By Hannah Brockhaus
The Congregation for the Doctrine of the Faith released an instruction Tuesday regarding burial and cremation, reiterating the Church’s teaching that cremation, while strongly discouraged, can be permissible under certain restrictions – and that scattering the ashes is forbidden.
Ad resurgendum cum Christo, or “To rise with Christ”, published Oct. 25, states that while cremation “is not prohibited” the Church “continues to prefer the practice of burying the bodies of the deceased, because this shows a greater esteem towards the deceased.”
The document explains that after “legitimate motives” for cremation have been ascertained, the “ashes of the faithful must be laid to rest in a sacred place,” such as in a cemetery or church. It goes on to state that is not permitted to keep the ashes in a home or to scatter them “in the air, on land, at sea or in some other way, nor may they be preserved in mementos, pieces of jewelry or other objects.”
“The burial, the last liturgy for us, is an expression of our hope for the resurrection,” Cardinal Gerhard Müller, prefect of the congregation wrote, “and therefore the Church continues to teach that the normal burial of the body is the normal form.”
As the document explains, “by burying the bodies of the faithful, the Church confirms her faith in the resurrection of the body, and intends to show the great dignity of the human body as an integral part of the human person whose body forms part of their identity.”
“She cannot, therefore, condone attitudes or permit rites that involve erroneous ideas about death, such as considering death as the definitive annihilation of the person, or the moment of fusion with Mother Nature or the universe.”
Rather, burial in a cemetery or another sacred place “adequately corresponds to the piety and respect owed to the bodies of the faithful departed who through Baptism have become temples of the Holy Spirit and in which ‘as instruments and vessels the Spirit has carried out so many good works.’”
The Vatican originally answered the question of whether or not cremation was allowed in 1963, but with the increase in both its popularity and in practices such as scattering the ashes or keeping them in the home, it found it necessary to provide a new set of norms as guidance for bishops.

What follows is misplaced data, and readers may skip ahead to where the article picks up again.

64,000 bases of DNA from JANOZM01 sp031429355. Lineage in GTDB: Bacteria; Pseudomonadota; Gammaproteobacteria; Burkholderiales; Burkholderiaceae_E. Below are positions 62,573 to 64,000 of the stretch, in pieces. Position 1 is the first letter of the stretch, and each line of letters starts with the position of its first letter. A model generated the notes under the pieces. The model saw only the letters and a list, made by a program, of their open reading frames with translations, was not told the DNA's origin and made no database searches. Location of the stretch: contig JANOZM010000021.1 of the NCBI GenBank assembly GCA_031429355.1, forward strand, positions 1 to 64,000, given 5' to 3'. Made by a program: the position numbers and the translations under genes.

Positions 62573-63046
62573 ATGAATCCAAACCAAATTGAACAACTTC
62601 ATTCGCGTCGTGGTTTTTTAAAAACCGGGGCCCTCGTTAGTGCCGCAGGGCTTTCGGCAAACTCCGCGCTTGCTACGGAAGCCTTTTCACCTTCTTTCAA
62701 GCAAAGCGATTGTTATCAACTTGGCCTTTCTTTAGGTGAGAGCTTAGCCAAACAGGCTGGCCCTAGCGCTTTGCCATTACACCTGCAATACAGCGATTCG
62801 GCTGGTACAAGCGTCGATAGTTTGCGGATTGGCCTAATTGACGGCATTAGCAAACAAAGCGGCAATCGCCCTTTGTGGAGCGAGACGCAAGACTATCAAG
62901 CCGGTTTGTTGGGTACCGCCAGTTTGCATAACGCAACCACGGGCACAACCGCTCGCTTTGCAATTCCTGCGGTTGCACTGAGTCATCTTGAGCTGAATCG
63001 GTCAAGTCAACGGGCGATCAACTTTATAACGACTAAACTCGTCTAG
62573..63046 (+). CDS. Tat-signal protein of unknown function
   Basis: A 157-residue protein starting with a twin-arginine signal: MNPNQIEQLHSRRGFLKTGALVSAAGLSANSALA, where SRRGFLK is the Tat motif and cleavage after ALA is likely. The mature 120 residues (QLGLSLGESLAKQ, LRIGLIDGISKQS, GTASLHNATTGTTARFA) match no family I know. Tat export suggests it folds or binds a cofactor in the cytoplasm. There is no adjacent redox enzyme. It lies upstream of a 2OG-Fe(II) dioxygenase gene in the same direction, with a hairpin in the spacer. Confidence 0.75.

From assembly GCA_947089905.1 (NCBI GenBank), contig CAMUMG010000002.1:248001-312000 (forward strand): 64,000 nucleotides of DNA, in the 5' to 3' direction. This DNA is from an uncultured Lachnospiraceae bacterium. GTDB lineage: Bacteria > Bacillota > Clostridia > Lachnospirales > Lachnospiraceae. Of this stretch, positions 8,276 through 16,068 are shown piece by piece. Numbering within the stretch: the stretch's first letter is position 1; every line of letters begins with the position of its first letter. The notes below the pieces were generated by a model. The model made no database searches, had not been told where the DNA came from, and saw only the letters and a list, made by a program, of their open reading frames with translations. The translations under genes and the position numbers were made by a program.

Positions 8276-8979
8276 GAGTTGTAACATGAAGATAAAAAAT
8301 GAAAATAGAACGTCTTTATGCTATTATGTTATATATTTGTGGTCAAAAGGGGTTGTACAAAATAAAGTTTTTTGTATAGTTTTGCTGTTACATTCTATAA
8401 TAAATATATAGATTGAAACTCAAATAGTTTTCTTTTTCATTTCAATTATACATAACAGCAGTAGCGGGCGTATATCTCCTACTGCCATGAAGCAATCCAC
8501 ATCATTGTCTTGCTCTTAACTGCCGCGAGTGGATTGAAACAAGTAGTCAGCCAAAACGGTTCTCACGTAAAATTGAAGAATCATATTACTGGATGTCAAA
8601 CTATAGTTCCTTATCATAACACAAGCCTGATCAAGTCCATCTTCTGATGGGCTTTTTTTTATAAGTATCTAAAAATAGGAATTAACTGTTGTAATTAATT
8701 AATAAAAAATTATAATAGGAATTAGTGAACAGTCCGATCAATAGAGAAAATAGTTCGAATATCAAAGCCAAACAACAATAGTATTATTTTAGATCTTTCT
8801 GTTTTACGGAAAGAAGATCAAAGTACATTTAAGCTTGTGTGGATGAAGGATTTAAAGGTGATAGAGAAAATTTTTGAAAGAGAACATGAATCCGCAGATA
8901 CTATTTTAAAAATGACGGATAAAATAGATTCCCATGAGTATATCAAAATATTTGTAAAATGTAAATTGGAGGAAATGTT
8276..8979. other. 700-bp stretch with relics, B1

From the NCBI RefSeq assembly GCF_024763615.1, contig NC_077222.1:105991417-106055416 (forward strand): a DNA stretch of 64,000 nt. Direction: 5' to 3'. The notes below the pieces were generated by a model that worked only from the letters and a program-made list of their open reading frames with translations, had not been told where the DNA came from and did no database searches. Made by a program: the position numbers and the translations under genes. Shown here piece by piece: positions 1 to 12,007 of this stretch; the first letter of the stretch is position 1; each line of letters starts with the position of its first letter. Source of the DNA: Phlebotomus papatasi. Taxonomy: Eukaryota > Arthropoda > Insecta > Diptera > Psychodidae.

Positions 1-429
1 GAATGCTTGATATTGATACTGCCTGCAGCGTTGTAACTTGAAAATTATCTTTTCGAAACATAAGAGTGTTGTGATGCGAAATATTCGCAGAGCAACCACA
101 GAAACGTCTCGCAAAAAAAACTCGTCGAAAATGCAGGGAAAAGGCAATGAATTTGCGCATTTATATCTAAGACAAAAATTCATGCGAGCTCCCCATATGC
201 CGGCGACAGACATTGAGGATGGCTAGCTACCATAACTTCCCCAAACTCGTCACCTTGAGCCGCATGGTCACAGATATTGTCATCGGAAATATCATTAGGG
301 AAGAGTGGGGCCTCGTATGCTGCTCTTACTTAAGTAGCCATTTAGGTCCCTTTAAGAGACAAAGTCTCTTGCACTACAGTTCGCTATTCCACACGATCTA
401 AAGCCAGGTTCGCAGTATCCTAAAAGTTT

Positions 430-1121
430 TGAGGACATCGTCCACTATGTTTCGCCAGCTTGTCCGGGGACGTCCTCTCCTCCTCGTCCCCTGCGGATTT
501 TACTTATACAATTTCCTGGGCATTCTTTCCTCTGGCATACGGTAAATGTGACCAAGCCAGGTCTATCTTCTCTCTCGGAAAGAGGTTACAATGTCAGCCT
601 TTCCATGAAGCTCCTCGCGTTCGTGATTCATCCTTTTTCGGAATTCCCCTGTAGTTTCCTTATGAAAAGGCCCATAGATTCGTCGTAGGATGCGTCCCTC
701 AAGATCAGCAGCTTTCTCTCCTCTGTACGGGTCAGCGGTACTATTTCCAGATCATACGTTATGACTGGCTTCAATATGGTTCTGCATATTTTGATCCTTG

The instruction emphasized that “following the most ancient Christian tradition, the Church insistently recommends that the bodies of the deceased be buried.”
A proper respect for the dignity of the body, according to Fr. Thomas Bonino, an official at the CDF, promotes the hylomorphic understanding of the human person as being composed of both body and soul.
“One must perhaps start from the idea of ecology,” Fr. Bonino told CNA, “meaning respect for nature. But the body is part of our nature, so a true ecology is also an ecology which takes into account the corporality of man.”
Fr. Bonino explained that because “the body forms part of our identity” together with the soul, this teaching “must be reaffirmed” in preaching and in catechesis.
Practices such as scattering the ashes in nature can be a form of “pantheistic confessions, as if nature were a god,” Fr. Bonino said. Or it can express the false ideology “that after death nothing of the person remains, that the body just returns to the earth and there is nothing more.”
The new norms address these issues, he said, while also reacting against the idea that death is only about the individual or the immediate family. “Death also deals with the community to which the deceased belonged,” he pointed out.
The Vatican document highlighted several other reasons for the importance of the burial of the dead, including that the Church considers burying the dead to be one of the corporal works of mercy.
“From the earliest times, Christians have desired that the faithful departed become the objects of the Christian community’s prayers and remembrance. Their tombs have become places of prayer, remembrance and reflection,” it stated.
By reserving the ashes of the deceased in a sacred place, we can be assured that they are not excluded from the prayers of their family and the Christian community, it continued, as well as provide a more permanent marker for posterity, especially after the immediately subsequent generation has passed away.
“We are Catholics … and we must try to understand all elements of our life in the sense of the Christian faith,” Cardinal Müller said.
“We believe in the resurrection of Jesus Christ our Lord and also we have the hope for our resurrection of our body… And therefore the big tradition as Christians has always been burial.”
Mary Shovlain contributed to this piece.
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